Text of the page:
My aunt Tituzza and her 3 children, Silvana, Alfredo and Pina (all around my age), all live in the same apartment block with their families - when it was built they bought 4 of the 6 apartments, and they are friends with the neighbours, so it's like a private condominium - people are going upstairs and downstairs all the time and one day lunch will be at one apartment and another day it will move to another, and if somebody needs something they go and see their sister or brother or mother, etc.
Pina's husband Salvatore takes me for a drive around Ragusa Ibla in her blue Opel convertible - it's so great to have a local take you around, as he seems to know everybody and we can go into places tourists wouldn't know wbout and couldn't get in to. Ragusa, like so many towns in the area is built on and in one of the many gorges in this area. Ragusa proper is at the top of the gorge and Ibla is built along the cliffs and the bottom of the gorge. The noble families used to live there and there are 132 churches - each family had their own church and priest - we are talking of an area of maybe 20,000 people (plus Ragusa above the total population is around 70,000).
Next day Maria Grazia and Silvana take me to il Castello di Donnafugata (literally woman who has fled) - Salvatore meets us there, talks to a man at the entrance who he knows and gets us past the entrance queue and straight in for free, and to top it all off I'm allowed to take photos in there, even though there's big signs everywhere saying NO PHOTOGRAPHS ALLOWED. Truly in Italy it's who you know, and I know it's graft and corruption, but you wouldn't be seeing these beautiful photos without this, so let's not be too precious about it :)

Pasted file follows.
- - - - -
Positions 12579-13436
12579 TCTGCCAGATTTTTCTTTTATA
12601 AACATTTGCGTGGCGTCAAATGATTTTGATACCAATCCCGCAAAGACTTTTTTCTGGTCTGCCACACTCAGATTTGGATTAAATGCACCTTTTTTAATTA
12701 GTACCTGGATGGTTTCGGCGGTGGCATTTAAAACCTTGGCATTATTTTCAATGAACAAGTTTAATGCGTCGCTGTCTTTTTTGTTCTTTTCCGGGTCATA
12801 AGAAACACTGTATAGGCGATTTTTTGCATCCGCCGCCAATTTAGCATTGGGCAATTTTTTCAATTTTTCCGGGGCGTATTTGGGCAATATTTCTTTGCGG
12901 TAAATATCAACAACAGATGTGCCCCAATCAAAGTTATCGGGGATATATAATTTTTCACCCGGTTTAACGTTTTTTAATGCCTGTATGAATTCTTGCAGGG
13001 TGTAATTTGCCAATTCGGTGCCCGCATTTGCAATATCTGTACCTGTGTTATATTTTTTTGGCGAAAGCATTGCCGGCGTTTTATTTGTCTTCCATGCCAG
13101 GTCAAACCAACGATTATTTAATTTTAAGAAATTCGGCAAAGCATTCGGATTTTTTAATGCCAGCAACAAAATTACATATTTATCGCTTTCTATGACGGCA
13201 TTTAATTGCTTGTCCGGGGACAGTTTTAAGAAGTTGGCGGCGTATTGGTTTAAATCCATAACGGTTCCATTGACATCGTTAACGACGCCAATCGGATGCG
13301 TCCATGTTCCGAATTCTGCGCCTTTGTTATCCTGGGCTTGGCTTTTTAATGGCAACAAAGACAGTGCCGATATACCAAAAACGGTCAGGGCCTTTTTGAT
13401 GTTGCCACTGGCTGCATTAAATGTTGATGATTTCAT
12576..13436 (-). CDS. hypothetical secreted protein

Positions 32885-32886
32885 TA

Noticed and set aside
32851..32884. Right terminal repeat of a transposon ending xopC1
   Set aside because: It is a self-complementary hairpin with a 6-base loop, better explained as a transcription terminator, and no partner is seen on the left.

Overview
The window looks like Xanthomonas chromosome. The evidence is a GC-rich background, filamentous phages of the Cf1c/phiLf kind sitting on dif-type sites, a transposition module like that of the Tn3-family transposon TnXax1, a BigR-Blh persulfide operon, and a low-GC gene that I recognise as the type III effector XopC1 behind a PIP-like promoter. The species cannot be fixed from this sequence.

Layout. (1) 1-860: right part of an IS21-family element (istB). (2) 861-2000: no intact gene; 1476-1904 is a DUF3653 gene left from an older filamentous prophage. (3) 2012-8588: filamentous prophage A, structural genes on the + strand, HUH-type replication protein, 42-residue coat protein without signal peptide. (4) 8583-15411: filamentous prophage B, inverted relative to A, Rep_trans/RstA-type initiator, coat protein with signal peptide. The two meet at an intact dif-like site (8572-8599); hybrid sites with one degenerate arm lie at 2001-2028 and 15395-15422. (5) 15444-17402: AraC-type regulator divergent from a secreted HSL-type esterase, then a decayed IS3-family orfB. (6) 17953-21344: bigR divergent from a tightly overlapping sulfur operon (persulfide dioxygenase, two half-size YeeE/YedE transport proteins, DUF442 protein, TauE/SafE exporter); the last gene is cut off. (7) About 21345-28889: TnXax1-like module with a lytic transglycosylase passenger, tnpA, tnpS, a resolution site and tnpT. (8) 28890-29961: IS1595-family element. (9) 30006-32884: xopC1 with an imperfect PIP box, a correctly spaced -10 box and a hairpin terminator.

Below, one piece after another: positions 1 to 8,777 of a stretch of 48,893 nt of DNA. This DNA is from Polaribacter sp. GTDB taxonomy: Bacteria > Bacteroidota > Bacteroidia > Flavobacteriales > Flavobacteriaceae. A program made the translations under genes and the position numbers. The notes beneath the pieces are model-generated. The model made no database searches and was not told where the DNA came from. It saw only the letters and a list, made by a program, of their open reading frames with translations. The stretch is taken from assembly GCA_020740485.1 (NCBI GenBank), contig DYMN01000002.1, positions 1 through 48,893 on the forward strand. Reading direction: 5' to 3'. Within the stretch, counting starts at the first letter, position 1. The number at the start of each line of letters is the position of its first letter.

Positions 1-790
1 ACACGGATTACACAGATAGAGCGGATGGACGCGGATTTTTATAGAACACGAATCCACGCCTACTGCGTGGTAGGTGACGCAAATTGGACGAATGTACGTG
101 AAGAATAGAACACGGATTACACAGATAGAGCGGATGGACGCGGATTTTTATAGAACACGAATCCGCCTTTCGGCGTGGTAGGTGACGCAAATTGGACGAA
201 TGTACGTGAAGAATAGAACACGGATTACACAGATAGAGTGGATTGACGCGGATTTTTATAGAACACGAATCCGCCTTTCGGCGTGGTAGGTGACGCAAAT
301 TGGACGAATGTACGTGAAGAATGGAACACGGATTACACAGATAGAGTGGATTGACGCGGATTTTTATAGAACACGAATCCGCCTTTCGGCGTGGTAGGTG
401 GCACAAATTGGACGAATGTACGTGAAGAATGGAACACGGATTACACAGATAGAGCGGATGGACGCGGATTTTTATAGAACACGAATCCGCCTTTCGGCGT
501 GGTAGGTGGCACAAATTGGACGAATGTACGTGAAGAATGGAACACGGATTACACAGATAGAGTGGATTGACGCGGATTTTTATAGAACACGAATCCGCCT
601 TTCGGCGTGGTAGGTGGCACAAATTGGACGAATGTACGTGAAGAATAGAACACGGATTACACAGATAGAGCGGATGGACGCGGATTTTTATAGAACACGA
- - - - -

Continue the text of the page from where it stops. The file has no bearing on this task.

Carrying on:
Although it has the same name as the palace in the book 'The Leopard', it is not the one described as that is way over near Palermo in the North west of Sicily - I will try and find that when I go there. However they did use the 'hall of mirrors' from this castle in the ballroom scene in the film starring Burt Lancaster as the Prince Fabrizio Salina. The castle is built in Gothic Venetian style and is about 15kms fro Ragusa in dry, rocky country, and from the towers you can see the sea. It has around 130 rooms, of which about 40 are open to the public. On the way back we stop to have an almond granita and Silvana isn't happy with it so she says she'll make some for me tonight.
In the afternoon my cousins take me to a function for Fulvio Frisone, a nuclear physicist, painter and poet born in Siracusa in 1966. I have never heard of him yet he is a world famous scientist working on cold fusion and is a sort of Italian Stephen Hawking.